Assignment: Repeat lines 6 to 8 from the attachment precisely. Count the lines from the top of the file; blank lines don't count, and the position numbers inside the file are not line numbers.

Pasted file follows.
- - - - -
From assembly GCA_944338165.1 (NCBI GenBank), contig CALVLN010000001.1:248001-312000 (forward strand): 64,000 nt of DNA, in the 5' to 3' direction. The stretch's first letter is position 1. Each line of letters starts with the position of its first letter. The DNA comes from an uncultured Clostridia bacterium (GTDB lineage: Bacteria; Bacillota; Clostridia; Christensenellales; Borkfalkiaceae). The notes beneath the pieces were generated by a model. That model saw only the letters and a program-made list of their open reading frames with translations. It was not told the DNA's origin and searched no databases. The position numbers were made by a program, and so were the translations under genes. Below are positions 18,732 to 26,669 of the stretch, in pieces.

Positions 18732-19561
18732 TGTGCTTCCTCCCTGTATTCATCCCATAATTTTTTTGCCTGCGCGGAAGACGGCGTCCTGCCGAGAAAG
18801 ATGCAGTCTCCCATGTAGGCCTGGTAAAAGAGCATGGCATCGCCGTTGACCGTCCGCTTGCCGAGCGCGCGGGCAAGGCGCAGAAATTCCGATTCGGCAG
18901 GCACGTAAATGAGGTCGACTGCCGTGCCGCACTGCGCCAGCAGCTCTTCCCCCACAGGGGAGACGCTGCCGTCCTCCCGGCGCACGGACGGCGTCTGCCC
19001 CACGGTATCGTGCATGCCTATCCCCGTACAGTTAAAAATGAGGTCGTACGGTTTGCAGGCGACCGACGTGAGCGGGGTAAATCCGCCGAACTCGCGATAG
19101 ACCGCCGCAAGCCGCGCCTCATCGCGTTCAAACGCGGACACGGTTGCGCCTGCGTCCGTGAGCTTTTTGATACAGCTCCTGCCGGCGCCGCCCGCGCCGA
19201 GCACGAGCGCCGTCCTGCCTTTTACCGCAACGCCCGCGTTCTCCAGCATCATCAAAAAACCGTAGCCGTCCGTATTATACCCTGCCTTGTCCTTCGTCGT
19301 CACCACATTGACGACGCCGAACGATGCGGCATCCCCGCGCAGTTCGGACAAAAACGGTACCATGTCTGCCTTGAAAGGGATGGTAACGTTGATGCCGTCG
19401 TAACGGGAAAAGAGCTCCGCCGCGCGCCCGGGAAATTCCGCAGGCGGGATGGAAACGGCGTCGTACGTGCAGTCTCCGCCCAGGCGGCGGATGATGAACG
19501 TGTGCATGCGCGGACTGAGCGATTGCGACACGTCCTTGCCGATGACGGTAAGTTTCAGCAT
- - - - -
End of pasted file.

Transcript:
19001 CACGGTATCGTGCATGCCTATCCCCGTACAGTTAAAAATGAGGTCGTACGGTTTGCAGGCGACCGACGTGAGCGGGGTAAATCCGCCGAACTCGCGATAG
19101 ACCGCCGCAAGCCGCGCCTCATCGCGTTCAAACGCGGACACGGTTGCGCCTGCGTCCGTGAGCTTTTTGATACAGCTCCTGCCGGCGCCGCCCGCGCCGA
19201 GCACGAGCGCCGTCCTGCCTTTTACCGCAACGCCCGCGTTCTCCAGCATCATCAAAAAACCGTAGCCGTCCGTATTATACCCTGCCTTGTCCTTCGTCGT